Soil Quality in Organic Agriculture

Kathleen DelateIowa State UniversityCynthia Cambardella & Douglas KarlenUSDA National Soil Tilth Laboratory

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Definition of Organic
According to the USDA National Organic Standards Board (NOSB), organic agriculture is defined as "an ecological production management system that promotes and enhances biodiversity, biological cycles, and soil biological activity. It is based on minimal use of off-farm inputs and on management practices that restore, maintain, or enhance ecological harmony. The primary goal of organic agriculture is to optimize the health and productivity of interdependent communities of soil life, plants, animals and people." (NOSB, 1997) The term "organic" is defined by law. In 1990, the U.S. Congress passed the Organic Food Production Act (OFPA). OFPA requires that anyone selling products as "organic" must follow a set of prescribed practices that include avoidance of synthetic chemicals in crop and livestock production, and in the manufacturing of processed products. To sell a product as "organic" the crop must have been raised on land to which no synthetic chemical (any fertilizers, herbicides, insecticides or fungicides) inputs were applied for three years prior to its sale. In addition, no GMO crops are allowed in organic production (e.g. Roundup-Ready® soybeans and Bt-corn®). "Split operations" or conventional and organic fields located on the same farm are allowed by Iowa law, but special care, including a border of 30'  between organic and conventional fields, is needed in mixed operations. Only naturally-occuring materials are allowed in production and processing operations and all treatments must be noted in farm records. Other practices specifically disallowed for organic production in Iowa include the use of "biosolids" or sewage sludge, due to concerns with bacterial and heavy metal contamination.

Soil Health:
The Basis for Organic Farming
The basis for all organic farming systems is the health of the soil. In addition to maintaining adequate fertility, organic farmers strive for biologically-active soil containing microbial populations required for nutrient cycling. Crop rotations, required for all organic operations, provide nutrients, such as nitrogen in the case of legume crops (alfalfa and red clover), and carbonaceous biomass upon which beneficial soil microorganisms depend for survival. Naturally-mined lime products are used to adjust the soil pH to 6-7 (depending on crop requirements). In addition to lime, manure and composted manure are the most common forms of soil amendments for organic operations. Iowa rules require that raw manure be applied three months prior to harvest for agronomic crops and four months for horticultural crops, in order to allow adequate decomposition, and avoid any problems of bacterial contamination of produce. Raw manure cannot be applied to frozen or snow-covered ground. Composting is the preferred method of stabilizing manure. Composting is a controlled process where nitrogen-containing materials (manure, yard/kitchen waste) are mixed with a carbon-containing source (corn stalks/cobs, straw, wood chips) to produce a substance preferably in a Carbon-to-Nitrogen ratio (C:N) of 30 to 1. The compost mixture must reach a temperature of 140° F for at least three days during the composting process. Adequate moisture and temperature are required for proper composting. Additional information on composting practices is listed in the references.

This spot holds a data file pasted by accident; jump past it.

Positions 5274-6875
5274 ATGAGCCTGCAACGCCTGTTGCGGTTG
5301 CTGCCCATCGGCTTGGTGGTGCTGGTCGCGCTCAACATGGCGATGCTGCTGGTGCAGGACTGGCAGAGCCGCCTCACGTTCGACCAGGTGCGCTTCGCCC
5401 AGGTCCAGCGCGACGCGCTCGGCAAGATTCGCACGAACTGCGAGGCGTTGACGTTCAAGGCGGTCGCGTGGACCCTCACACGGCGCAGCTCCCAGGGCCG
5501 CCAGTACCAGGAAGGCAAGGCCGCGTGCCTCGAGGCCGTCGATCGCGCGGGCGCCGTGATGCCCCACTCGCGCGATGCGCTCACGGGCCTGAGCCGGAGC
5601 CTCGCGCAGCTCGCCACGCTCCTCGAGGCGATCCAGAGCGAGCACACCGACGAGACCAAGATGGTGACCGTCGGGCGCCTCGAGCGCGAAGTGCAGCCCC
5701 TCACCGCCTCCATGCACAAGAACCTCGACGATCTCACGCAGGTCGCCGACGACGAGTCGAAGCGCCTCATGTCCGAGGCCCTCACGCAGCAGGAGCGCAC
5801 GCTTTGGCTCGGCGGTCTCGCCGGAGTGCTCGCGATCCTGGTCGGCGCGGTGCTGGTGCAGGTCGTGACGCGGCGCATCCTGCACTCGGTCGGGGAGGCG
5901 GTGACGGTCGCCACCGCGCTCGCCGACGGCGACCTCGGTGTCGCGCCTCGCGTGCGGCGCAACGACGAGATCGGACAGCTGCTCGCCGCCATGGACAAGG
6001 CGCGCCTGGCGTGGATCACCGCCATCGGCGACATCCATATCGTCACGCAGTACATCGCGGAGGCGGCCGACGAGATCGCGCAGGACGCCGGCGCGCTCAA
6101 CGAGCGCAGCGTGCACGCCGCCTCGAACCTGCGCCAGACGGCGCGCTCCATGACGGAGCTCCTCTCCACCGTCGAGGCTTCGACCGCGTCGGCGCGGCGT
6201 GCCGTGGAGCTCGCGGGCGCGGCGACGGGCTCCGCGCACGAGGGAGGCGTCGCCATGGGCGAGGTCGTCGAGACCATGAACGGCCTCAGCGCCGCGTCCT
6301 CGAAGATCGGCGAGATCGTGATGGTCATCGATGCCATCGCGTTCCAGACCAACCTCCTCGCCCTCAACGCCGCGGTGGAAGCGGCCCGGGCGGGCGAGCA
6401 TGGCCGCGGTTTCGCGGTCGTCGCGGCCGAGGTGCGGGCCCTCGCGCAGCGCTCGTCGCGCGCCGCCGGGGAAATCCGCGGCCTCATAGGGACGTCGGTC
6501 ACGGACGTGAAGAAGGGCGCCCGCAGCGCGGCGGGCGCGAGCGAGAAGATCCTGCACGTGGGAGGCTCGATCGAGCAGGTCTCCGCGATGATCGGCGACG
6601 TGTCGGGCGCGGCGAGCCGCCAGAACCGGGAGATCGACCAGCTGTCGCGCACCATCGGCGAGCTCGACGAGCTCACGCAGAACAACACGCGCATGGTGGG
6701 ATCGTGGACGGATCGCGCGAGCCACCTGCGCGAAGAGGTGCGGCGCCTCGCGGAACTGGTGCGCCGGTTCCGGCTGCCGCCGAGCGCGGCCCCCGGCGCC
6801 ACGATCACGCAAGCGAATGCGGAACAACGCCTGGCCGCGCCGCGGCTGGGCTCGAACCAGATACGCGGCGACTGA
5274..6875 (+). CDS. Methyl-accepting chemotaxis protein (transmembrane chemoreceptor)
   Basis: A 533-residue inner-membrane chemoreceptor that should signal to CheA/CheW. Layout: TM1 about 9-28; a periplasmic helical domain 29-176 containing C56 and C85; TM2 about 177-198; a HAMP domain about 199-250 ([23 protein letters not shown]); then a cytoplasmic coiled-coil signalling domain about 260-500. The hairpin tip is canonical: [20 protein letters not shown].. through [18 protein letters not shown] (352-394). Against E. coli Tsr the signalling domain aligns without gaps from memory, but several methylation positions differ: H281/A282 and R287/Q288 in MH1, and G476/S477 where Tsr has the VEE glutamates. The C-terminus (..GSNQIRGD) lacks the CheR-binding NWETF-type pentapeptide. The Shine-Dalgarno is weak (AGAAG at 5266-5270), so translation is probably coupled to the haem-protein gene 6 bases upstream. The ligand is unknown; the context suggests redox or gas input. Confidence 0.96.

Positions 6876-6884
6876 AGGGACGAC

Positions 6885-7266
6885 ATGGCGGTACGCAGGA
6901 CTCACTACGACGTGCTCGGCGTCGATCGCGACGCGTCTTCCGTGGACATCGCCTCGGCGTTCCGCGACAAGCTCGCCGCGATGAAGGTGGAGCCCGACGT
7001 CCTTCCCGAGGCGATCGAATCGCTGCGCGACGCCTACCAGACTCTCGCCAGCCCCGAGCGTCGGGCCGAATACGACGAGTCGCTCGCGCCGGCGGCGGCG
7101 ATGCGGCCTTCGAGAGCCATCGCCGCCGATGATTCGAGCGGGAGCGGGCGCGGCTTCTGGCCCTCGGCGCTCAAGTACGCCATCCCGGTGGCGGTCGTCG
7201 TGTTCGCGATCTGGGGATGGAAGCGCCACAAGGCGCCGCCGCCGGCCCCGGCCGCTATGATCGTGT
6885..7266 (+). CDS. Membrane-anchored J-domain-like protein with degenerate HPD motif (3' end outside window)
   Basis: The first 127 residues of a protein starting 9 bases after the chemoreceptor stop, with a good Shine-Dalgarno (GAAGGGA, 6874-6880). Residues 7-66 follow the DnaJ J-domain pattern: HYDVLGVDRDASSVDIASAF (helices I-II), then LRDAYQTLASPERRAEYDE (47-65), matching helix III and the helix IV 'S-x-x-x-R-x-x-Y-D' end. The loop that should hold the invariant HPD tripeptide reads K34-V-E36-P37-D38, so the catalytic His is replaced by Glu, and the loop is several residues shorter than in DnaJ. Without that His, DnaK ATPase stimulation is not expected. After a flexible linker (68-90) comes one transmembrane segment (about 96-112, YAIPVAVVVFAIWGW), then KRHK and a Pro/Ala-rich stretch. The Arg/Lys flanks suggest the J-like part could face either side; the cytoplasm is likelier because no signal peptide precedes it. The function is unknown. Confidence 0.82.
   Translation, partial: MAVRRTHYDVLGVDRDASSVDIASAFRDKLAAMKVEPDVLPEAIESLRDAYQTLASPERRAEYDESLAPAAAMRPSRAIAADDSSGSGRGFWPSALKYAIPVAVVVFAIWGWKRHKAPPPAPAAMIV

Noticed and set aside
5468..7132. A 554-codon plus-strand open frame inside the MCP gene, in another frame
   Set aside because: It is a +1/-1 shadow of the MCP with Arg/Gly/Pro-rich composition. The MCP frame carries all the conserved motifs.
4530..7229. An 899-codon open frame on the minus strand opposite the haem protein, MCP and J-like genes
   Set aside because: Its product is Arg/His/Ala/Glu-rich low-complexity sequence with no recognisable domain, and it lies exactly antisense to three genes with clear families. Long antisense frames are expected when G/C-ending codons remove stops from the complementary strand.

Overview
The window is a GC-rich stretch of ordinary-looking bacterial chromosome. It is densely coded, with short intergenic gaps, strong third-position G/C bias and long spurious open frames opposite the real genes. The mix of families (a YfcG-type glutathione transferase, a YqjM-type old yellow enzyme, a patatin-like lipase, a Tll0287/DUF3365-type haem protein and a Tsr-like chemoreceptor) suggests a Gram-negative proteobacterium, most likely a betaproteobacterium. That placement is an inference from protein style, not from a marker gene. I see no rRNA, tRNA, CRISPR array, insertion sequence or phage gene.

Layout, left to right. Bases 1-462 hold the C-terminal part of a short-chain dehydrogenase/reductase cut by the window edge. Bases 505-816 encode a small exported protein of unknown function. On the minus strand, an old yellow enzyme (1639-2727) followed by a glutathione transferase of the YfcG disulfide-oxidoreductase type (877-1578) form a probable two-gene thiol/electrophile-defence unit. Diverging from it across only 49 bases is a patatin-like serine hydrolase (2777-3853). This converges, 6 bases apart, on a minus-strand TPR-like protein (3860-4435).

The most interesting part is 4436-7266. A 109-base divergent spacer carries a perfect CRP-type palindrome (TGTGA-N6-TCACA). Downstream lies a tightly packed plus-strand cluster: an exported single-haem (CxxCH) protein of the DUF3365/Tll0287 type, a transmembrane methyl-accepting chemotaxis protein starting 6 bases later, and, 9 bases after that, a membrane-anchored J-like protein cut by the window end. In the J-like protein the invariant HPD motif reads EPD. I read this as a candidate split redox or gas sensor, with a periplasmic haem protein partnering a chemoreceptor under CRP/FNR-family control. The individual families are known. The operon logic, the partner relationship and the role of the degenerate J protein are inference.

There are many soil amendments available for organic farming. The key, however, is that these materials are naturally-based, and that no synthetics are used in the processing or collection of the minerals. In addition to manure-based fertilizers, many organic farmers rely on fish emulsion and seaweed preparations to supply nitrogen and other elements. When phosphorus and potassium are limiting, rock phosphate and naturally-mined potassium chloride are allowed. It is imperative that you check with your certification agency before application of any materials. Should you apply a material found to be contaminated with toxic materials, your certification may be revoked for three years.

Crop Rotations: A Requirement and Wise Practice
In order to be certified, a crop rotation plan must be in place to protect against pest problems and maintain soil health. No more than four out of six years should be in row crops, and the same row crop cannot be grown in consecutive years on the same land. Legumes (alfalfa, red clover, berseem clover, hairy vetch) alone, or in combination with small grains (wheat, oats, barley), must be rotated with row crops (corn, soybeans, amaranth, vegetables) to ensure a healthy system. A typical six-year rotation in Iowa would be corn (with a cover of winter rye)-soybeans-oats (with an underseeding of alfalfa)-alfalfa-corn-soybeans.  Horticultural crops must be rotated with a leguminous cover crop at least once every five years. In research conducted at Iowa State University, after one growing season under organic management, Microbial Biomass Carbon (Mb-C) was 128% greater in the organic system; Maggroaggregate Stability (AggS) 15% greater; Organic Carbon (Org-C) 6% greater; Particulate Organic Matter Carbon (Pom-C) 8% greater; and N mineralization potential (PminN) 7% greater in the organic system. Nitrate N (NO3-N) was 44% greater in the conventional system, as reflected in the excess corn stalk nitrate. 

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